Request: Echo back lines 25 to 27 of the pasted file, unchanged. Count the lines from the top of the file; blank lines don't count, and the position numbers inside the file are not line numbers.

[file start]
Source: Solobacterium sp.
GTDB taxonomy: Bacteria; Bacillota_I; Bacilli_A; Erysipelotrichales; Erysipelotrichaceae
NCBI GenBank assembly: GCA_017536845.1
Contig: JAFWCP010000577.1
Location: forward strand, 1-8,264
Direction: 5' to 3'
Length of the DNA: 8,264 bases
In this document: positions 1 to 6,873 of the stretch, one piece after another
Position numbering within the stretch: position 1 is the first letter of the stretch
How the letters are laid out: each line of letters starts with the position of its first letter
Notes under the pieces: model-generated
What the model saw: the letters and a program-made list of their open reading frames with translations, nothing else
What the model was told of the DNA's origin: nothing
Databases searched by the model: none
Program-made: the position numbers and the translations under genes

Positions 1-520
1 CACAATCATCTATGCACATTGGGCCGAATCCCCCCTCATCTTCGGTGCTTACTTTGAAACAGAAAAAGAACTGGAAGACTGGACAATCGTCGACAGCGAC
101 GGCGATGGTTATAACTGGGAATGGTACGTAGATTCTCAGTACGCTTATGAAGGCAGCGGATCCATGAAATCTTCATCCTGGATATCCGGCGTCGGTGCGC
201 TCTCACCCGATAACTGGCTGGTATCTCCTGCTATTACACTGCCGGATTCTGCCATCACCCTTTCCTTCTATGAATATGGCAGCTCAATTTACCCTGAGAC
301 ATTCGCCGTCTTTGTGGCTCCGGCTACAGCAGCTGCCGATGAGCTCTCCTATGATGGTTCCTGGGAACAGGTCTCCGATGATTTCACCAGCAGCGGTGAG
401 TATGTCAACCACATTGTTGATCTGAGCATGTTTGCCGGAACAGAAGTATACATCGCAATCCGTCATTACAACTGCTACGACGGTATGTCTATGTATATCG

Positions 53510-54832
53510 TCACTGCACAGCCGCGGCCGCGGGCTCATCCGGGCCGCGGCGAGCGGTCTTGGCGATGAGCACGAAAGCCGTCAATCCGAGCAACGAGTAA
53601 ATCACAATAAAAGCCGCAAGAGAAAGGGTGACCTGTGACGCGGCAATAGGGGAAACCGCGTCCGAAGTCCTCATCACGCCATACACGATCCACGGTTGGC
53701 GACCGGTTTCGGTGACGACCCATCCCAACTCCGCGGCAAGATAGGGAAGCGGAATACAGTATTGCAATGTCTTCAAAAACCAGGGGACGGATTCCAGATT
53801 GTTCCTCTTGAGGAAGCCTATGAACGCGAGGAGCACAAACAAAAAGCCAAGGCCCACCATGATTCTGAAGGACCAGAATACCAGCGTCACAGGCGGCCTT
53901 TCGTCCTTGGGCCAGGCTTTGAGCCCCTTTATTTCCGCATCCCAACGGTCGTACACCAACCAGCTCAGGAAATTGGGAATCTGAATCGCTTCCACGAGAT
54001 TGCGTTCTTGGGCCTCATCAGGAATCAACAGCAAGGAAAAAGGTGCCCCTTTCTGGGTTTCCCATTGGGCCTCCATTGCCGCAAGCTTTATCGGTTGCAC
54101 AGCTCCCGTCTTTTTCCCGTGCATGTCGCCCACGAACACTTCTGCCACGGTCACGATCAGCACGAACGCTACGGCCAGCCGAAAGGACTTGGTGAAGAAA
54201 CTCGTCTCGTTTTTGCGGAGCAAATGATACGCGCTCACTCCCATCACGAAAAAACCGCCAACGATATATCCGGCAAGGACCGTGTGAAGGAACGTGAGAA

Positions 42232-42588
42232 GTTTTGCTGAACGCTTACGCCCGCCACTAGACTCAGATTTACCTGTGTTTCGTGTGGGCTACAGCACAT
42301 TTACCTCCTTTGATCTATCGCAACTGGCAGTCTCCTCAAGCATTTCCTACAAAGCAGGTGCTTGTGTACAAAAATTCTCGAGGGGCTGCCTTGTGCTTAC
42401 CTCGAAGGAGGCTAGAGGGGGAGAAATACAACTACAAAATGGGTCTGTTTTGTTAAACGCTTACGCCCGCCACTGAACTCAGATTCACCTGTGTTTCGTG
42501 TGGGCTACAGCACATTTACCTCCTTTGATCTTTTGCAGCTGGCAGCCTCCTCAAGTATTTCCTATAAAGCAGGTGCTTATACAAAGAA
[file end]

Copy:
53701 GACCGGTTTCGGTGACGACCCATCCCAACTCCGCGGCAAGATAGGGAAGCGGAATACAGTATTGCAATGTCTTCAAAAACCAGGGGACGGATTCCAGATT
53801 GTTCCTCTTGAGGAAGCCTATGAACGCGAGGAGCACAAACAAAAAGCCAAGGCCCACCATGATTCTGAAGGACCAGAATACCAGCGTCACAGGCGGCCTT
53901 TCGTCCTTGGGCCAGGCTTTGAGCCCCTTTATTTCCGCATCCCAACGGTCGTACACCAACCAGCTCAGGAAATTGGGAATCTGAATCGCTTCCACGAGAT